The word `Nirvana` is derived from the Sanskrit word `nirvan` meaning, "to cease blowing" or "extinguishing". Nirvana in Jainism connotes the final release from the bondage of Karma. Nirvana is depicted as the annihilation of remaining `aghatita karmas` of the enlightened human being and this process of annihilation is followed by the cessation of his mundane existence. The term is described as the liberation of the soul of the enlightened human being. This attainment of liberation leads to `moksha` and the human entity reaches the status of `Siddha`.
Although the concept of Nirvana is referred to as the process of annihilation but it does not indicate the extinction of the soul. In Jainism Nirvana refers to the soul`s entry into a state of blessedness that has no end. The `Nirvana` is an escape from the body, though not from existence. According to this Jain philosophy the soul avoids emotions after the attainment of `moksha` and `nirvana.` It is this process that renders it characterless, with no interest in the lives of its fellows or inclination to help them. The Jain school of thought describes the soul that attained Nirvana as liberated and it "is not long nor small . . . nor black, nor blue, nor bitter, nor pungent: neither cold nor hot…. Without body, without rebirth ... he perceives, he knows, but there is no analogy, its essence is without form; there is no condition of the unconditioned."
The `siddha,` thus, is absolutely unconditioned. Nothing positive can be said about the freed or liberated soul and neither the plurality of liberated souls can be admitted. In Jainism the state of perfection of mind is passively depicted as freedom from action and desire; a state of utter and absolute quiescence, a rest that knows no change or ending; it is passionless and attains an ineffable peace. The influence and energy of past karma is decimated, and the spirit, though still existent, has no chance of re-embodiment.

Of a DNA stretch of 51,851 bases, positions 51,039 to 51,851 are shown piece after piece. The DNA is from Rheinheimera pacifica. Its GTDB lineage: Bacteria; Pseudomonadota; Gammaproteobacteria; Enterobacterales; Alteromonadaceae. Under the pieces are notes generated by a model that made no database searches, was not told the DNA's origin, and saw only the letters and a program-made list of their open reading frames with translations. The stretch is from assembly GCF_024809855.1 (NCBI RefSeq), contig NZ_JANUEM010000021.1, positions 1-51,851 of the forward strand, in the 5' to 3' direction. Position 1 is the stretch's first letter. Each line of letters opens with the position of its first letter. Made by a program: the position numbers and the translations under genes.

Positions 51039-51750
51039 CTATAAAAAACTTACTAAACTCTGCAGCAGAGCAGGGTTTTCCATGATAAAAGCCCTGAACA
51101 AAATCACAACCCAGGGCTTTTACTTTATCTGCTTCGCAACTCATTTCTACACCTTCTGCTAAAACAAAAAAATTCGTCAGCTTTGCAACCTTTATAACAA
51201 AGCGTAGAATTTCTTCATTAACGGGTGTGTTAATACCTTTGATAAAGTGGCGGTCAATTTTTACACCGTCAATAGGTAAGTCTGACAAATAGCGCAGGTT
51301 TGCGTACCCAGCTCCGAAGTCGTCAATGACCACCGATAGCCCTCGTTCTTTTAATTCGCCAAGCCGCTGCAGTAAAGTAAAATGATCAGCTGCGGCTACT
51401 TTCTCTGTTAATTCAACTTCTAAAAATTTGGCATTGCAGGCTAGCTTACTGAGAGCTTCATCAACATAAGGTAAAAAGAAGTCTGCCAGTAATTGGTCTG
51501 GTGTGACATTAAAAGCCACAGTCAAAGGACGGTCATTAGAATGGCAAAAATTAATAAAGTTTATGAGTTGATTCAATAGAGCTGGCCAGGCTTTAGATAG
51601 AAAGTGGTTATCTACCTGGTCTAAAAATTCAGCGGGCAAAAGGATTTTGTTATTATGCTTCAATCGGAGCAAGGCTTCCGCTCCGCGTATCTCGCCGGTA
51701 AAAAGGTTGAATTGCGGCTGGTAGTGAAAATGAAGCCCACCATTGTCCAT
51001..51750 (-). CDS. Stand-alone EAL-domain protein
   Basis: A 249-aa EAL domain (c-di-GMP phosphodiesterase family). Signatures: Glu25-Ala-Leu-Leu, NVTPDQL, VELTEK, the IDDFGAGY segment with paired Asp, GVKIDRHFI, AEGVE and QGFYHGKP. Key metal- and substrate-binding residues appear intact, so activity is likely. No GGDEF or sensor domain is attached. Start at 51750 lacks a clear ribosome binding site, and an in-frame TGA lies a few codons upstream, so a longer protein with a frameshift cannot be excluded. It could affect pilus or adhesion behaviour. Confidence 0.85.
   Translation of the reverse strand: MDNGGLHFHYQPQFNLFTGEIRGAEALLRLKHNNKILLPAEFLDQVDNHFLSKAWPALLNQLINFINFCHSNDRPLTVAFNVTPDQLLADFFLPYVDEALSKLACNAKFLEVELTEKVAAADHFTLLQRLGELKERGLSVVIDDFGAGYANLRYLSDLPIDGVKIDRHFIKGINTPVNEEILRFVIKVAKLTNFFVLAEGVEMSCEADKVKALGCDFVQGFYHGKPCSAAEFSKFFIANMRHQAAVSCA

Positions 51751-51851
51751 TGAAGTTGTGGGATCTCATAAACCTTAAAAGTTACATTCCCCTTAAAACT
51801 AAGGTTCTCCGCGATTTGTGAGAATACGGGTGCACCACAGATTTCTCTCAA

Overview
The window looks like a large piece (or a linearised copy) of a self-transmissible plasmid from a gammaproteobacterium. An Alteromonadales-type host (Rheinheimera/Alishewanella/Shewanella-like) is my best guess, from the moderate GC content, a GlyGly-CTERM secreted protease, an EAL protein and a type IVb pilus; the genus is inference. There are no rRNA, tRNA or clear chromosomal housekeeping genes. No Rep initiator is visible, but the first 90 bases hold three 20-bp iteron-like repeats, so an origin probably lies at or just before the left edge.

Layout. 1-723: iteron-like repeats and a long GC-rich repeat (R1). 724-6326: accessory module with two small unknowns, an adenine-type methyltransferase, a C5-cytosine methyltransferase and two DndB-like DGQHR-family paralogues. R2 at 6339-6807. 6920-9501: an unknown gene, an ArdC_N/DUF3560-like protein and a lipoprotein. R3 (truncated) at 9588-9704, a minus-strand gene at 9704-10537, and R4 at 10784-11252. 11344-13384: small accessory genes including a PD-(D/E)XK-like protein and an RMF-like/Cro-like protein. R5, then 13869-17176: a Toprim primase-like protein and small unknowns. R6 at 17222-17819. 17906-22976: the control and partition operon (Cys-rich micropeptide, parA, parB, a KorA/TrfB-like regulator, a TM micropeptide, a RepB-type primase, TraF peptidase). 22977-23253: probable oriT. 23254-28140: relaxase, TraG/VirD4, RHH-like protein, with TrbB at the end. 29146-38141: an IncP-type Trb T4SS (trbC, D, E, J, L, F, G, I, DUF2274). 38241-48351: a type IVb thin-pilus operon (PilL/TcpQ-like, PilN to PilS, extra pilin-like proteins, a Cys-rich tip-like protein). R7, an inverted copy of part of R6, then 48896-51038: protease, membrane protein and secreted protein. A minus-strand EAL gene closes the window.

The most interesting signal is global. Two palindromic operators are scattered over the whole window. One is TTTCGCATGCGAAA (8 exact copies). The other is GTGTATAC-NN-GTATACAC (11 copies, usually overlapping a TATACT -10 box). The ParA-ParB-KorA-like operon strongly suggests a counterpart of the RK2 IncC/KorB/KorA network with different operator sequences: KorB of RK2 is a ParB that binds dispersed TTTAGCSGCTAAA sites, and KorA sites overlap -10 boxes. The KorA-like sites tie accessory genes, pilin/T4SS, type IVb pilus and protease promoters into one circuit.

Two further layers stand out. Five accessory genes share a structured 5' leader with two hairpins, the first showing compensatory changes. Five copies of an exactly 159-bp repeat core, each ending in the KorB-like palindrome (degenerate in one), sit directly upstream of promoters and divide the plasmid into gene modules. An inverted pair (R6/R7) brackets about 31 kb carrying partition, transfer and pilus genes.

According to the philosophy of Nirvana in Jainism, the liberated soul possesses infinite consciousness, pure understanding, absolute freedom and eternal bliss. The soul can perceive and discern. In fact perception and knowledge are functions of the soul. The liberated soul has a beginning but no end but a bound soul has no beginning but has an end. The liberated souls are the one in status. In comparison to the liberated souls, the bound souls can not get out of the prosaic world, get involved in the terrestrial activities and activities, hence cannot attain the oneness of existence and fail to unite with the cosmic energy.
The attainment of `Moksha` in Jainism is defined as the eternal upward movement. The liberation of the soul moves the soul upward and helps to awaken the supreme qualities of the universe whereas the bound soul cannot head towards upward because of its inability to break off the worldly emotional bonding and other relative possessions.
According to Jain philosophy Nirvana can be attained through ascetic practises and by following the Three Jewels. However for the laymen it requires eight reincarnations to achieve `moksha` or salvation. The ascetics can reach this elevated within a span of twelve years.